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Asset Vs. Liability

Updated: Jun 15, 2020

How you answer this question may determine your financial future.

Assest are items, property that actually puts money in your pocket.

Liabilities take money out of your pocket. Lately there has been a lot of discussion on whether the house you live in is an asset or liability. Thin about it for a minute. The 15 or 30 years you have been paying it off, was it an asset? Once it has been paid is it still an asset?

Sometimes when it comes to you home, you have to take a step back. If you have to pull money out of your account monthly or yearly, then the house is not an asset, its a liability. Even when the house has been paid off, you still must pay property taxes. If you dont they will foreclose on your home. In turn, that means as long as you owe taxes, and pay them out of your pocket, the house is NOT an asset, it's a liability.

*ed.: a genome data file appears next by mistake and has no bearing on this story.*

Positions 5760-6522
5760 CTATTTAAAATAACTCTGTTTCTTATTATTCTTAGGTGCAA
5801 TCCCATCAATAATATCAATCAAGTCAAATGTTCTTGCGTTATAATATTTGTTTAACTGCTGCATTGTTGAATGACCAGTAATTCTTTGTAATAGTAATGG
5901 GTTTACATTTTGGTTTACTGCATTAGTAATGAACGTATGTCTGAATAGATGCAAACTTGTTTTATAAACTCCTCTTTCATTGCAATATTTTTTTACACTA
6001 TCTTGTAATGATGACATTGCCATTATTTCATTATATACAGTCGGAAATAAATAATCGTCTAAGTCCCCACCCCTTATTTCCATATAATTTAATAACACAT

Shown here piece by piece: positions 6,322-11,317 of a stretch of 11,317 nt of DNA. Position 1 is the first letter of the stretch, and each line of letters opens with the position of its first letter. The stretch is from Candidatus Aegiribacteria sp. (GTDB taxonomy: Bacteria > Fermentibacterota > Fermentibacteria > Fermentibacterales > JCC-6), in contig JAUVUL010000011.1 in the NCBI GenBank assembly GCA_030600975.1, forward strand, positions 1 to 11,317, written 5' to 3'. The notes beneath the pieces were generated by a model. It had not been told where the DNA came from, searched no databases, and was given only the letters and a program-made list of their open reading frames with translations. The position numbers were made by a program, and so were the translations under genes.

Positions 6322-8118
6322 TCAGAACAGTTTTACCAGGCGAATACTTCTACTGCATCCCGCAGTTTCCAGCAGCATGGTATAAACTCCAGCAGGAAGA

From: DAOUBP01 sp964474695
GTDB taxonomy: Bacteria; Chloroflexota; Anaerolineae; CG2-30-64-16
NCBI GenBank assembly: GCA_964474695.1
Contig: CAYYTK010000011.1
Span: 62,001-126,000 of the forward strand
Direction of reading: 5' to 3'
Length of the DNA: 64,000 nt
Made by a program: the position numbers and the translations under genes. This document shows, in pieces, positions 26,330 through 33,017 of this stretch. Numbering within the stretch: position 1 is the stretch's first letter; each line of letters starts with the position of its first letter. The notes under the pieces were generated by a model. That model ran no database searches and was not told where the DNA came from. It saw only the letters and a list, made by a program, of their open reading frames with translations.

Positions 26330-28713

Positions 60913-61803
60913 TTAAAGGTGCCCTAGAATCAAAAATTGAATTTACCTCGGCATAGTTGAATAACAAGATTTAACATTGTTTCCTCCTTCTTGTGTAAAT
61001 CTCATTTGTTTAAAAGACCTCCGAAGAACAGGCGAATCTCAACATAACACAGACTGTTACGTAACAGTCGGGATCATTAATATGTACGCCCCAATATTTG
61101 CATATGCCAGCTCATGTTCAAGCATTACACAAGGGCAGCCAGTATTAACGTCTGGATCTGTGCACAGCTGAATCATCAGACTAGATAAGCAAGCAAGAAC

Now, flip the coin over. You have paid the house off completely, you actually have the title/deed in your hands. You decide to relocate for retirement (hopefully early and not a late one) at which point you decide to keep the home, as a rental. You hire a realtor to rent the him out, you are charging $1,500.00 per month for rent. You pay the realtor their property management fee of $150.00 per month (10%), and the rest is yours. Yes, you have created another income stream. You are receiving $1,350.00 per month in income. Now, when you are asked if your house is an asset, the answer is 100% yes! It doesn't cost you a cent, and it puts money in your pocket, that's the true definition of an asset. As long as it put money in your pocket, if it's house, car, boat or a business it a asset!

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